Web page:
One of the most misused scriptures is the story of Sodom and Gomorrah. It is one of the more graphic stories in the Bible, as it deals with rape throughout the story. Rightfully so, this forced intercourse is considered sinful. It deals with both forced sex lacking consent, and it is a sexual act outside the bounds of marriage. Nowhere does it condemn homosexuality itself, it simply refers to the way intercourse was carried out in the story. Therefore eliminating the grounds of using it as scripture to condemn people outside of traditional marriage.
It doesn’t even reference specific sexual activities, instead focusing on the forced intercourse as being sinful.
Simple as that.
Leviticus 18:22 & 20:13
These scriptures are a doozie. Leviticus is one of the more popular books of the Bible, used by both anti-LGBT Christians and the LGBT communities. People always tend to quote it against the LGBT community, and in turn, the LGBT community throws other laws in the book back in their face. Most commonly used n response are not eating shrimp and not touching a football (pig skin). It is also the book where people draw ignorant and disgusting views of the LGBT community and compares them animals and less than human.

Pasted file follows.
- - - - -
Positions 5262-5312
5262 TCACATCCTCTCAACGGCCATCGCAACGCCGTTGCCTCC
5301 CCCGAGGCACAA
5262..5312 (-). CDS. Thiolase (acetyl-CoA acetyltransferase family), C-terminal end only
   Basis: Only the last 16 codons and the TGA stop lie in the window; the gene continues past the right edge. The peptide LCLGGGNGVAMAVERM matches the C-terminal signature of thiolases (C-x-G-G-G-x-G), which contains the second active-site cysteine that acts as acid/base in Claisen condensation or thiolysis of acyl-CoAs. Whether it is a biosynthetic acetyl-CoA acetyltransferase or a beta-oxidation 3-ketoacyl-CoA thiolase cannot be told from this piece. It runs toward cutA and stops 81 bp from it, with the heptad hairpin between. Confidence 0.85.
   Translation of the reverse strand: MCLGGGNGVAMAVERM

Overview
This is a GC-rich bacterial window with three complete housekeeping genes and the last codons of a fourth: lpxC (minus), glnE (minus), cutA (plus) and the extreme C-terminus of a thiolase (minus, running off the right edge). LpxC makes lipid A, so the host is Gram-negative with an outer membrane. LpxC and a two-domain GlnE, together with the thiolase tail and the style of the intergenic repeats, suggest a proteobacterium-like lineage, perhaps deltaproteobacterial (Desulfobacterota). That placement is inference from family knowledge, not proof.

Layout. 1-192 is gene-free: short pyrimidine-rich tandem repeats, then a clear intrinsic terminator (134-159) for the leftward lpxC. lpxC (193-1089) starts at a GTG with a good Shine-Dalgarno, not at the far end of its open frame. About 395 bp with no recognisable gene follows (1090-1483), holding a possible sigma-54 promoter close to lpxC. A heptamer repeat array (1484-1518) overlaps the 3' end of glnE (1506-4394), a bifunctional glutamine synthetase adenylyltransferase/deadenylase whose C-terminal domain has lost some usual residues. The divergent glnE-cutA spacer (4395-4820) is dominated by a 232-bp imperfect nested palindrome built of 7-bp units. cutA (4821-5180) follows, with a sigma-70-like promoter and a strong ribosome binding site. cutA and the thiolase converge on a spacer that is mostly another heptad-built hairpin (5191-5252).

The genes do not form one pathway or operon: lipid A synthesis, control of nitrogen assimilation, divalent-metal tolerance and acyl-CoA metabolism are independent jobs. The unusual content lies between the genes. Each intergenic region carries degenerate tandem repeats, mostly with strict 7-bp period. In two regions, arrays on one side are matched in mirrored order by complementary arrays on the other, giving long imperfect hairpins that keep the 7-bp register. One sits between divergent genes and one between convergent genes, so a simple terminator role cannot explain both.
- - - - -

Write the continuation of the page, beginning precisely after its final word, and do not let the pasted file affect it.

The book of Leviticus was written in a time where most of the world was unknown and confusing, so rules were set to help them answer to those things of which they were ignorant to. They tried to make sense of a world that kept throwing them curveballs. So instead of trying to understand, they set rules to keep the change out. Similar to the mindset of the people who use this scripture to condemn LGBT individuals, people who they do not personally understand simply because we do not meet their personal set standards.
1 Corinthians 6:9-11 & 1 Timothy 1:9-10
As disturbing and sinful today as it was in ancient times, pedophilia is the main topic of these scriptures. Although these scriptures do in fact deal with specific sexual activities, it has no mention of sexual intercourse in a committed and monogamous relationship that isn’t a traditional marriage. Just as sinful as it is for a man to rape a woman, it is just as bad for a man to rape a male child, as it is detailed in these scriptures. When sexual intercourse exists between two people of appropriate age, there is no sinful nature there.